Sometimes you want cleverly stuctured, joyful pop. But sometimes you just want to remember boobs and bums are funny. A timeless reminder of the latter. With its own dance routine.

Shania Twain –  “Don’t Be Stupid (You Know I Love You)”

Kill it, kill it!

Billie Piper“Day and Night”

A faded photocopy of a Britney Spears song. Derivative and dissapointing.

Louise –  “2 Faced”

Stronger than you’d expect. It has a maudlin undertone which sets it apart from a standard pop filler.

Aaliyah“Try Again”

Another creeping and brilliant Tmbaland production. Will never tire of hearing him impersonate scratching by saying ‘Frikkyfrikkyfrikky’ in the background.

NSYNC – “Bye Bye Bye”

Okay, jittery pop song. Furthering my theory that Justin Timberland is a kind of reverse Samson. Once his hair is removed, he will become brilliant.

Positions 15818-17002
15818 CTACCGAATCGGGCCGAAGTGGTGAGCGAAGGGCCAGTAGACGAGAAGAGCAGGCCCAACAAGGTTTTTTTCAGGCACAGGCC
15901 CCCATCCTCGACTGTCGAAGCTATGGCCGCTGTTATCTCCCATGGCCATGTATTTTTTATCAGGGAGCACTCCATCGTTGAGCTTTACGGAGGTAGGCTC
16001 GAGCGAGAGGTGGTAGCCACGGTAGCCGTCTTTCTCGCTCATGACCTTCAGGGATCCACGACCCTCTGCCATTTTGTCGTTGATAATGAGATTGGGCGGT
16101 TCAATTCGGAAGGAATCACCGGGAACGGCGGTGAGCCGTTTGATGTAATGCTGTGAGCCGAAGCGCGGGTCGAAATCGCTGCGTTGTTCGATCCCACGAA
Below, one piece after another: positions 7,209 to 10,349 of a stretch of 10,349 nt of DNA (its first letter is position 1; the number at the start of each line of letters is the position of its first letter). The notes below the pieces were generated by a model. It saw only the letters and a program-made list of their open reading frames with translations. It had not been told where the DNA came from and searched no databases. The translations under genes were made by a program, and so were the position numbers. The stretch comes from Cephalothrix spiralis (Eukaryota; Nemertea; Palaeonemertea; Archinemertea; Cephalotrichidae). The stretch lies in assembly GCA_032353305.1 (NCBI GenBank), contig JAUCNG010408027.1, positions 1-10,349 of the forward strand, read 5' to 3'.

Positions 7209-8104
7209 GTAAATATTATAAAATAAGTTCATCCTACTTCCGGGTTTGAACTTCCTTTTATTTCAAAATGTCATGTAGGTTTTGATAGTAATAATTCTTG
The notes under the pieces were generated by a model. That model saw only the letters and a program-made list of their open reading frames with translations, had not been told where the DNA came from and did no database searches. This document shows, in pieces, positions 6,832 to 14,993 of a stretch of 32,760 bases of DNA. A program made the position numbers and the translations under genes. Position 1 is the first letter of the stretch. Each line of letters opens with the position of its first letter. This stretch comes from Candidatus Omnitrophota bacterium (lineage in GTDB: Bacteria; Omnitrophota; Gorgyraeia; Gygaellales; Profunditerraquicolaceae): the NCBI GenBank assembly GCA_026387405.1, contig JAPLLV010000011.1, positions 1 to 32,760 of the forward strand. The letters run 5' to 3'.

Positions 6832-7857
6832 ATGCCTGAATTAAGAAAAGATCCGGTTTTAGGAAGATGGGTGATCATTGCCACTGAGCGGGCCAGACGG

Damage“Ghetto Romance”

If it had just a bit more of a direction, a touch of purpose, it’d be a great pop R&B track.

Steps –  “When I Said Goodbye”

Steps 101. Big silly pop songs good. Ballads bad. You can predict every second of this from the title.

Stephen Gately – “New Beginning”

I was all ready with a bad review, but this is actually surprisingly good for a solo single from a boyband member. An 80s style big ballad.

Backstreet Boys –  “The One”

I think they were short a single on this album. All filler.

Moby –  “Porcelain”

Relentlessly pleasant background music.